offering free now credit report locking for life reporty offering credit january 31,hrough between 18 -- 2018. a commitment that offer a free credit report monitoring for life? you enroll until january, you have another 12 months to use the product. in new product that we put can lockere customers and unlock their credit file. >> monitoring? >> we don't this open. >> victims of this breach will
able to control access from the reports from all three credit agencies to protect themselves. the other agencies charge for each and $10 every freeze. be offering rebates to victims to cover their freezing costs with the other agencies? >> resolution has to be one that affects the customer. andas to be sustainable scalable and industry driven and government to make sure we reach out. step forwardirst which is to offer a service that customers can check and lock and unlock their credit data for free and for life. we want to work with the industry to make sure that we have similar capacities.
>> mr. barros, you're from an internalpleted review of the stock trade senior equifaxr exposure. the special committee reports founded, none of the four engaged in insider trading. failed to mention officerye legal approved some of the stock sales same day that he called fbi to alert it. it took mr. kelley two more to inform the customers that they are no longer allowed to sell stock. totally inappropriate. the report does not mention mr. kelley and he still works for equifax.
i like to ask mr. boros and mr. smith, do you believe waskelly's failure to act appropriate? perspective to provide who was appropriate or not. has actively defined needthe board executives directuently go out in a form. the special committee continues to review the and process as it relates to cybersecurity. >> there's a full investigation. pub -- report.r unusual for us to council andde
outside experts. i mentioned earlier, one of the had three to four million suspicious activities, attempts that are database around the world. fbi.dn't engage the >> thank you. me say thank you chair and thisng member for holding hearing. equifax.art with i'm from nevada. there's about three million people there. dozen letter.four whove a woman in caroline, wrote no citizens have practices businesses or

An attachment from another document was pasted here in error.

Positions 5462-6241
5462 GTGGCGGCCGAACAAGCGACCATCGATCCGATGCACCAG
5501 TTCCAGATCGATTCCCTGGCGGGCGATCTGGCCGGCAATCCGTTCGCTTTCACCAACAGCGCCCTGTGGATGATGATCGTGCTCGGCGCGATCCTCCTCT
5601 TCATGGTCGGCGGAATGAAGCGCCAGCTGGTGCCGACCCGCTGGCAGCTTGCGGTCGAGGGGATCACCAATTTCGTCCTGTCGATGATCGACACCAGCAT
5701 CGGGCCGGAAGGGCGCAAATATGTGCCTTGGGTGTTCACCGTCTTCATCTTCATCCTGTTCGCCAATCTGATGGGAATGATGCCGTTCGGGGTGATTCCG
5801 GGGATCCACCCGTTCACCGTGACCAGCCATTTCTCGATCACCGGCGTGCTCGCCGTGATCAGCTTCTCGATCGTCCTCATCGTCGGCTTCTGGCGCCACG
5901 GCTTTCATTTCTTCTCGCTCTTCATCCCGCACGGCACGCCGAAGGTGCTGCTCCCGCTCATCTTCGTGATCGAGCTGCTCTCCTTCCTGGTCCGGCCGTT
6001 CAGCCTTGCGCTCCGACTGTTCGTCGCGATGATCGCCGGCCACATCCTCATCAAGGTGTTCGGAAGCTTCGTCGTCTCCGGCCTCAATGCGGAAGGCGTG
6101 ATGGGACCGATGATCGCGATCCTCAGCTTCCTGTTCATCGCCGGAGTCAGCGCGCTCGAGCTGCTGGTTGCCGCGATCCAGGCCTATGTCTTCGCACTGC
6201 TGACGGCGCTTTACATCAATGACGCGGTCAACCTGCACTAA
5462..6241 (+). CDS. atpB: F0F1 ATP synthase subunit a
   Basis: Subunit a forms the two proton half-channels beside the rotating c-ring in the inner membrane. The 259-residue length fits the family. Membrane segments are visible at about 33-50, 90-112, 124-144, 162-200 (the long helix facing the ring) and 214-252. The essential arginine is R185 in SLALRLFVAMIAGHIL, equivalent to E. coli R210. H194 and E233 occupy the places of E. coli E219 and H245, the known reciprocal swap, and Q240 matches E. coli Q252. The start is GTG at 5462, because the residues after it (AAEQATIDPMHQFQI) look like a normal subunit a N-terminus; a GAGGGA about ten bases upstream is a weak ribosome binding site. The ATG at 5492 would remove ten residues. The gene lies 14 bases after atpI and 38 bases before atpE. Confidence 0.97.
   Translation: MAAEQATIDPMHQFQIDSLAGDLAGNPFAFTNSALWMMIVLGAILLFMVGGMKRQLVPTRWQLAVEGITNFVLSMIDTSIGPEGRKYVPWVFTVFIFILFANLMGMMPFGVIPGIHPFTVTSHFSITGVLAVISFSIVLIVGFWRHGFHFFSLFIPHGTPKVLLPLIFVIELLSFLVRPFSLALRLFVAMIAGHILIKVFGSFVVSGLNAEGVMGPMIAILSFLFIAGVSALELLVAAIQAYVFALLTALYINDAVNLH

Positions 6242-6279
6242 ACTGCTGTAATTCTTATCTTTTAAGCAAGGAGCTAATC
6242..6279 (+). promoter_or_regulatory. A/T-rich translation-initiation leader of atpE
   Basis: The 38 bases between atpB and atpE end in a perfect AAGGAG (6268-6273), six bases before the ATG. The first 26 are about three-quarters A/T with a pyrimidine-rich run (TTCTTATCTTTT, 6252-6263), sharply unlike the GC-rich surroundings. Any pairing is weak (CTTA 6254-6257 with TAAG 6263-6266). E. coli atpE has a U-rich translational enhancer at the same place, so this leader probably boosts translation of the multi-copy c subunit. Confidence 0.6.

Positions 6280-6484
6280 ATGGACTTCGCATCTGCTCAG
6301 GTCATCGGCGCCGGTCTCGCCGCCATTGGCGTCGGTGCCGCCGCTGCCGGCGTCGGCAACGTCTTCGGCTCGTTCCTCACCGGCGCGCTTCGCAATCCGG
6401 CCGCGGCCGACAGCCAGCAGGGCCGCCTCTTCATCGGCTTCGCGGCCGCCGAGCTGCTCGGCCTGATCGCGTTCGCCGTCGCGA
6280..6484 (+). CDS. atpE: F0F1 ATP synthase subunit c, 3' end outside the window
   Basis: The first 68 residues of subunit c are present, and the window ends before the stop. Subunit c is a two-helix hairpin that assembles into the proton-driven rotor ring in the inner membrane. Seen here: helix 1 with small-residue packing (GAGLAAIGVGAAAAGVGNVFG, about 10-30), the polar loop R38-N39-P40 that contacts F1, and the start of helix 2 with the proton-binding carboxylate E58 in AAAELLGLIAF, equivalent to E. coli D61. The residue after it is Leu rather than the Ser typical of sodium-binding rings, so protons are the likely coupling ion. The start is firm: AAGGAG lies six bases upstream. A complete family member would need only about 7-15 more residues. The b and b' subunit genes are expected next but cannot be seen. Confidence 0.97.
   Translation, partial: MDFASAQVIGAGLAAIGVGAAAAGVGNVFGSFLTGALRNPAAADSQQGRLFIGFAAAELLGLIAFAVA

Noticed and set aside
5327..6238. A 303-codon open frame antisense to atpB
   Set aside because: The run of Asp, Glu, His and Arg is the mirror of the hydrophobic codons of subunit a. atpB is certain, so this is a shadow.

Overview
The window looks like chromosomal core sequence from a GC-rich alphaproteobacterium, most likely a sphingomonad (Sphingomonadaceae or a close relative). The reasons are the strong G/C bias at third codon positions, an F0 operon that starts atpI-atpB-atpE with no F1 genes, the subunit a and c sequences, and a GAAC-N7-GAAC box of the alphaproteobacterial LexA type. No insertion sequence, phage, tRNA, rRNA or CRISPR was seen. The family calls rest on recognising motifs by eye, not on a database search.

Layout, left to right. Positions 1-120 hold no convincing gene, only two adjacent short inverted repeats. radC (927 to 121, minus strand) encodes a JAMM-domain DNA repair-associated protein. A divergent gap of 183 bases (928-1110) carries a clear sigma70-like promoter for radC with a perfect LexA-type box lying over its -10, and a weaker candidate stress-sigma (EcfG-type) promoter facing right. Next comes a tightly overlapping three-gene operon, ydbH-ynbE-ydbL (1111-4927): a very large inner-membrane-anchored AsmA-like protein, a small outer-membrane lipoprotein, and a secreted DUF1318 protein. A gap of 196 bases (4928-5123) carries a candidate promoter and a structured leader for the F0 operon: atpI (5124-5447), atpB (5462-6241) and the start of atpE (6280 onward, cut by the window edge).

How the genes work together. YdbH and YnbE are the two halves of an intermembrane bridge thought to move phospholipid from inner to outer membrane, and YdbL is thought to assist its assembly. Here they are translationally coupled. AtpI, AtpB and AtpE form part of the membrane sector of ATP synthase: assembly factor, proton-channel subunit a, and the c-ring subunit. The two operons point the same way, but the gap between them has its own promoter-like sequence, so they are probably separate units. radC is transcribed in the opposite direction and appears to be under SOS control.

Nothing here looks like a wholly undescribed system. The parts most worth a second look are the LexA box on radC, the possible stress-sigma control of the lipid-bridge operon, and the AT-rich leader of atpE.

bureaus. equifax did not do enough to information. couple of questions to start with into the data that is selective. part of this is the data collection and we should be at that. breach of the 145 million customers. names,a collected was social securities, addresses, birth dates driver's license numbers and credit card information. is that true? >> in some cases yes and some no. youhat other data do this?t on the >> we have a piece that was effective. most of the data included social and datanumbers, name of bit. i will it for the record
very helpful.be i think that's helpful in this discussion. to me the data breach that equity is egregious. time.pens all the we've heard it i think from what heard from ms. mayer, cube ticket is a global challenge. have top line sophisticated security. when you fail to do that, you accountable and customers should be notify. the discussion on the data. you those individuals that work with now and those customers that had credit locks credit freezes their data
breached? >> it could be >> that's what they will go after. social security numbers. shouldn't customers be the ones opt in and opto when it comes to data that i'm sharing with you? the way the economy works. --n customer >> customer does not have a data that you're collecting. i know it. the credit reports do not tell data that you're checking. true.that >> i was attorney years. for eight
everyday dwelt somebody who's identity was stolen. their lives th the-in -- they are going to have to clear their records for the live.heir that means that somebody will theirgoat and house in name. people will clit crime in their name. spending rest of their lives. is so egregious. will have an obligation to not but make at the data, sure you're protecting it. if there is a breach, you're doing everything you can to restitution to individuals. mr. wilkinson. the data andout social security numbers and that it differentok at way of identifying. i'm secure if you have anything
specific on what we should be looking when looking at that fii. >> first thing to note. of the broaches, of items were leaked. this with other breaches that curd, we're getting close to all the personal information in the states. it's a good point to compare and contrast what happened with some of those breaches. that means financial payment reasonably resilient. it was a burden for customers,
the ability for consumers to fraud new issue as a remediated and ability to do wellrce is relatively known. in addition, the liability largely fell to the financial institutions. looking to some examples like what we see in financial payments, ecosystem is a more example of a system we have in of identity today. our identity is out there. i continue to reinforce that our position is that. we believe more resilient brought needs to be forward. >> i agree with you. identities are out there. some of us it's too late. our kids it's not too late. andot to look to the future protect their information as well. it is something that to me, it's